Over the past few years, I’ve realized the importance of slow travel. I didn’t always put much thought into slowing down my pace though. I will admit, I am a bit of a list ticker. It’s not my main motivation for traveling, but sometimes it’s fun to make a little game out of travel. Unfortunately I’ve taken a few trips where I let the list ticking get the better of me, and I definitely traveled too quickly. How’s Hong Kong, Macau, Kuala Lumpur, Singapore, Perth, Ayers Rock, Cairns, and Sydney in the span of two weeks? I know, insane. But at least it taught me the value of slow travel.
Travel slow, don’t rush
I mentioned earlier that Andy and I have been talking a lot about our future, and much of that discussion involves our travel plans. As avid travelers, we want to see a lot of this wonderful world. But we don’t want to rush through it. By slowing down, we’ll get to see more of a place, which is more meaningful than just seeing more places. This means planning our trips to allow for plenty of time in each stop.
We probably won’t be able to completely eliminate short stays. I probably won’t completely squash my list ticking game. But we’re going to put more thought and effort into slowing down, even if it means we don’t get to see everything.
Slow travel allows for more interaction with locals
I like interacting with locals when I travel. Last August we spent four days in Barcelona. That’s not a lot of time, but we had a different approach to that trip. Instead of eating every meal in a restaurant, we found a local grocery store and market and bought food there. I remember buying meatballs from a deli counter and seeing the woman’s face light up that I wanted them. It was tiny, but that glimpse of local culture sticks in my head.
Slowing down and staying in one place longer also means you can become a regular, if only for a little while. A couple years ago, we went to the same ice cream shop in Valencia several days in a row and joked around with the guy behind the counter. When we skipped a day, he noticed. Even in Barcelona last summer, we went to a cafe for drinks, sat at the bar and talked to the waitress all night. It felt nice to know her a little when we returned the next night.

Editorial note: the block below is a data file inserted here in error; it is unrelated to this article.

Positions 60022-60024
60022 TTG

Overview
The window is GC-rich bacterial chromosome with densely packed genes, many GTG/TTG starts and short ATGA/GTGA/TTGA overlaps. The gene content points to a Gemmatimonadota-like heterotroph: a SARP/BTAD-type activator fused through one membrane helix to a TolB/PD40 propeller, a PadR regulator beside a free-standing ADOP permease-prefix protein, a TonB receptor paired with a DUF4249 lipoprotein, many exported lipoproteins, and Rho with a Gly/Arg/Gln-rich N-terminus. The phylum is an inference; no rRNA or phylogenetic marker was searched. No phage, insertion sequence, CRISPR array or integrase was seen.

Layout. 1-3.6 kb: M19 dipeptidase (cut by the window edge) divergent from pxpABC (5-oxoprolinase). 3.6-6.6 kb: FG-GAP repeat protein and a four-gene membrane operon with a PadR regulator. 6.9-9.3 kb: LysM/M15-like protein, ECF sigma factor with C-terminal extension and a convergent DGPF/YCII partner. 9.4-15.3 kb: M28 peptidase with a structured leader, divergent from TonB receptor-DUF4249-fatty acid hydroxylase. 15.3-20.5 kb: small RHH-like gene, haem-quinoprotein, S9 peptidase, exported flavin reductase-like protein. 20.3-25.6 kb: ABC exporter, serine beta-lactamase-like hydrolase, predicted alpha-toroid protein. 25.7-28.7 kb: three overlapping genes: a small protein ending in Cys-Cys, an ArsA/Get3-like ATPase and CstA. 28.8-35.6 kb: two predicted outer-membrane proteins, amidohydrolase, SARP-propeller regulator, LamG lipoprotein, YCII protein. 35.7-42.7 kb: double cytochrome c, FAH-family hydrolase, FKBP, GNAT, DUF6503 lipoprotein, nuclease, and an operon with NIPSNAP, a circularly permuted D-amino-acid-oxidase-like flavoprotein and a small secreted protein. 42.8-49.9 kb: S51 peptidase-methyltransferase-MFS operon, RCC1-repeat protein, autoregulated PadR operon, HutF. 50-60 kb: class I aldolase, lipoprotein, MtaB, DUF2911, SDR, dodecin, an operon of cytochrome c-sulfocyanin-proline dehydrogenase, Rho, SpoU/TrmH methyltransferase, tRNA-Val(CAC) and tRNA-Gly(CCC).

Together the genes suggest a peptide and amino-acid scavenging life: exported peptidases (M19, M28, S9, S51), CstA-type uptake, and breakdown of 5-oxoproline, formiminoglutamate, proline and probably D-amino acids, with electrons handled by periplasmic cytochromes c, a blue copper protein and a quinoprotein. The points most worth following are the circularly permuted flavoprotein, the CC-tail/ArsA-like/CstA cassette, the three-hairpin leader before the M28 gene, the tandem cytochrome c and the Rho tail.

Those experiences mean a lot more to me than seeing a famous statue or building. I still enjoy seeing those things, and I will continue to seek them out, but it needs to be balanced with local experiences as well.
We love apartment stays
Andy and I have had a lot of great experiences renting apartments on our travels. Apartments tend to be in residential areas and a little further from the touristy sections, which makes interacting with locals a lot easier. We never would’ve found the deli lady with the meatballs or the ice cream shop if we were staying in the touristy part of town.
Apartments are also great because we have more room. It’s so much more comfortable and relaxing when we’re not confined to one room that’s barely big enough for the bed. Plus with a kitchen, we can cook a few meals or at least have a few snacks and drinks on hand. It’s a small way to combine the feeling of home with travel.
I’ve mentioned a few times that Andy hates flying. While I’m very happy that he’s able to get on a plane now, it’s still not something he’s comfortable with, and after the bad flight we had in Turkey, I don’t blame him.
I love Andy, but being on a plane with him requires a lot of energy from me and stresses me out tons too. Flying just isn’t a good situation for either of us. So we’ve decided that minimizing the amount of air travel we do is the best option. We won’t eliminate it entirely because sometimes it’s the only practical way to get from one place to another. But if there’s a reasonable alternative on a train, bus, boat, whatever, we’ll probably choose that over an airplane.
Traveling on a slower mode of transportation usually means great opportunities to watch the landscape go by. I especially love train travel for that reason. I love seeing the scenery change as we get further from where we started and closer to our destination.
I see lots of changes in the way we travel. In addition to focusing on experiences over stuff, we’re also going to slow down our pace, seeing fewer destinations for longer periods of time so we can get to know those places a little better. We enjoy interacting with locals. We’re most comfortable staying in apartments, especially for longer trips. I also see a lot more train travel in our future. There are so many benefits to slow travel, and we’re making our upcoming travel plans based around this idea. You can see a lot more of the world if you just slow down a little.